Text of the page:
What is lovingkindness? The term was first used by Myles Coverdale in 1535 as a translation for the Hebrew word “hesed” as used in the Scripture. According to the author, there are closely related concepts from Baha’i, Buddhism, Hinduism and Islam, and so he does not address it as specifically Christian. I also take issue with his view of human nature, as he believes:
“… our fundamental, natural, intended, and mature nature– is lovingkindness.”
Lovingkindness may be our intended nature, and as we progress in sanctification, it will become more apparent in us; however, original sin prevents it from being our fundamental nature.
That being said, the book does contain information that is helpful in cultivating lovingkindness in our lives. Miller defines lovingkindness quite simply — to act for the well-being of others. It can be sacrificial in a heroic way, or found in the many small choices we make every day. If we practice lovingkindness as a discipline, it will become an integral part of our character.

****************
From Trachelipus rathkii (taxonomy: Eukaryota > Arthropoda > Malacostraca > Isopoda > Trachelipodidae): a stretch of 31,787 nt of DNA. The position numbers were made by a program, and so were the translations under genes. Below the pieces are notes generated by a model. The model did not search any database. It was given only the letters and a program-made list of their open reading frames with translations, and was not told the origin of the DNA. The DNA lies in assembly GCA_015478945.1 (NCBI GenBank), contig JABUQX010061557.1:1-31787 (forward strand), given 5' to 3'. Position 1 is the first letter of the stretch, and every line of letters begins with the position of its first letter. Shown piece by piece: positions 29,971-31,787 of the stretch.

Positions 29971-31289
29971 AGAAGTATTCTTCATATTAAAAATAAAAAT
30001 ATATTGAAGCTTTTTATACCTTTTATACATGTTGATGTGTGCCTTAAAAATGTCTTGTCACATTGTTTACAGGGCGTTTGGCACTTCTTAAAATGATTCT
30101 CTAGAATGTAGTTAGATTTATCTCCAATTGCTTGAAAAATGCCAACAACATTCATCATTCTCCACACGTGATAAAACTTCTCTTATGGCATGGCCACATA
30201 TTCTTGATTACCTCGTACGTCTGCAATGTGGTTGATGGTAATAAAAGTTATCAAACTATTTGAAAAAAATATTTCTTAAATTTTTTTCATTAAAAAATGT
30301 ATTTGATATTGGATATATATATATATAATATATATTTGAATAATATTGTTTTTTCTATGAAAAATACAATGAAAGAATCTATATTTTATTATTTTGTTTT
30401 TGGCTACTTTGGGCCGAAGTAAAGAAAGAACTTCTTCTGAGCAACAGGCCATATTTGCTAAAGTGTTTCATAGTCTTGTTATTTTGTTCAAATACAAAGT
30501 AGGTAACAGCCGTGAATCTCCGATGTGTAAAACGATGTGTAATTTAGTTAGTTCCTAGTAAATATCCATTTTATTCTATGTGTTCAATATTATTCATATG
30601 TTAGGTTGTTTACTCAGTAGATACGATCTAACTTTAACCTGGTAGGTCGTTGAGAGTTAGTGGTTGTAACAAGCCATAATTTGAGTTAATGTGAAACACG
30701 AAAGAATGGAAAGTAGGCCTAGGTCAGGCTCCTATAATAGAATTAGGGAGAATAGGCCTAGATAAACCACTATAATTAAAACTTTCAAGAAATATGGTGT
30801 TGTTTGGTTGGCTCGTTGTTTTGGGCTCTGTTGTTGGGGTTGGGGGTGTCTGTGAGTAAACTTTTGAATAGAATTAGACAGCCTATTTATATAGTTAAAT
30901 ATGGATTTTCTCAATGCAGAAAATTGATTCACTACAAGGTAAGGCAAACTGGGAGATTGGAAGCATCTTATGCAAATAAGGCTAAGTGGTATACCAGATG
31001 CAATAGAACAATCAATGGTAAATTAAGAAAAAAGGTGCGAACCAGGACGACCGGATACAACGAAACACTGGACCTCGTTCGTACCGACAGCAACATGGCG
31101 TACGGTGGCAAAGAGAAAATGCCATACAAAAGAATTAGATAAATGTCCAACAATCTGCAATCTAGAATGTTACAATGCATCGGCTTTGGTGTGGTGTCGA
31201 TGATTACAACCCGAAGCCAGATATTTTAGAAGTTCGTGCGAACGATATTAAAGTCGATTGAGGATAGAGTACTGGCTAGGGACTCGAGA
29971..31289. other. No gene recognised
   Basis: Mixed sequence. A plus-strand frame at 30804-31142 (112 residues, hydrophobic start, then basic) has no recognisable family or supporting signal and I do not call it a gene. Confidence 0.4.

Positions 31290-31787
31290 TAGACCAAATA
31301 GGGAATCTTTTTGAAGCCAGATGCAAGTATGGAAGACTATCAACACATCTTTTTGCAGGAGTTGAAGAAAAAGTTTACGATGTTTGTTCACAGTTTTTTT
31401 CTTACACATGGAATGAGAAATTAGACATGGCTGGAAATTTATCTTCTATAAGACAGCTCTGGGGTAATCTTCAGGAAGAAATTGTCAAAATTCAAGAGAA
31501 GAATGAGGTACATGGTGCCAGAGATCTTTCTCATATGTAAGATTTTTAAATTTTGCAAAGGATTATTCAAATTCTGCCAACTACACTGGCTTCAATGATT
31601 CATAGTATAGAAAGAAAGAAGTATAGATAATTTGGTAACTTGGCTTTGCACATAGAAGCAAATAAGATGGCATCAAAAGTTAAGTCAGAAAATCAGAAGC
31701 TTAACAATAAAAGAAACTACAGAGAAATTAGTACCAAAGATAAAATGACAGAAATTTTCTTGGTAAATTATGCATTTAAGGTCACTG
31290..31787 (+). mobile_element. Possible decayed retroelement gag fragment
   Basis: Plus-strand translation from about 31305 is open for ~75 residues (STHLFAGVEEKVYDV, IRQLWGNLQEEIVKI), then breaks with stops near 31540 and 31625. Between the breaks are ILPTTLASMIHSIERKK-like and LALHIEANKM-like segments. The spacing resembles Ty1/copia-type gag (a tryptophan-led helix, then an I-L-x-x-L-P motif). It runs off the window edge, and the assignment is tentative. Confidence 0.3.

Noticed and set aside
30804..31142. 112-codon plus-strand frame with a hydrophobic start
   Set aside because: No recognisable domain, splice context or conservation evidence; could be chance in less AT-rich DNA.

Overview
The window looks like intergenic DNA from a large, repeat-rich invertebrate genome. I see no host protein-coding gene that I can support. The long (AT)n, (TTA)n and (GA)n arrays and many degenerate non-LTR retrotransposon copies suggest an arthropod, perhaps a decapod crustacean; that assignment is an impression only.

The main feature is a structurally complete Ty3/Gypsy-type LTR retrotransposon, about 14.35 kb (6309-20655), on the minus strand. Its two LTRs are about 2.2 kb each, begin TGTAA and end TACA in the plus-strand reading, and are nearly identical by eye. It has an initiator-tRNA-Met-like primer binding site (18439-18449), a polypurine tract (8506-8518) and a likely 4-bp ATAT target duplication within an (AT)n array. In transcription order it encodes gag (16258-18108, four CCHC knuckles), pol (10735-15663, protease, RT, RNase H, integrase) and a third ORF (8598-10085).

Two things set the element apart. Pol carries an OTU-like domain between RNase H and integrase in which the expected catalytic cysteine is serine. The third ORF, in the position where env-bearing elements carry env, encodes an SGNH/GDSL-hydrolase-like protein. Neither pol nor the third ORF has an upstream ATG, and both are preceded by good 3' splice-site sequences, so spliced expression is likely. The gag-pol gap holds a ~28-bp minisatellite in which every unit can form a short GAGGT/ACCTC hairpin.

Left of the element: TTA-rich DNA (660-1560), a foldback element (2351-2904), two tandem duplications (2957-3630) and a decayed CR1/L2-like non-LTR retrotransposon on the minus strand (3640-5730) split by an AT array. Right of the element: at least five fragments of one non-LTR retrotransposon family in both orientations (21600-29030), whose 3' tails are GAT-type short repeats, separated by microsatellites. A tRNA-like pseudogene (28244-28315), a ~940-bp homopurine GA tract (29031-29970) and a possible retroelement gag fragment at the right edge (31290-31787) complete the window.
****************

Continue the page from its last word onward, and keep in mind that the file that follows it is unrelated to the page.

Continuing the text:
He lists and discusses these twelve attributes of lovingkindness::
- Willingness to yield
Each quality is covered in a separate chapter, along with practical suggestions about practices you might undertake to increase that virtue in your own life. At its’ heart lovingkindness are the following characteristics:
- It is chosen. It cannot be done grudgingly
- It is enacted. It is not just the emotion of sympathy, but compassionate action.
- It is empathetic, having an interest and understanding of other views, even when they differ from our own..
- It is selfless. It cannot be done for personal gain or rewards.
- It is consistent, a way of living, not an isolated act.
He also discusses some obstacles to lovingkindness:
- Fear and anger
VERDICT: 3 STARS. I disagree with some of the author’s premises, but he has provided an accurate description of lovingkindness, as well as some helpful suggestions for growing it in our relationships with others..
For more on the topic of kindness see these posts: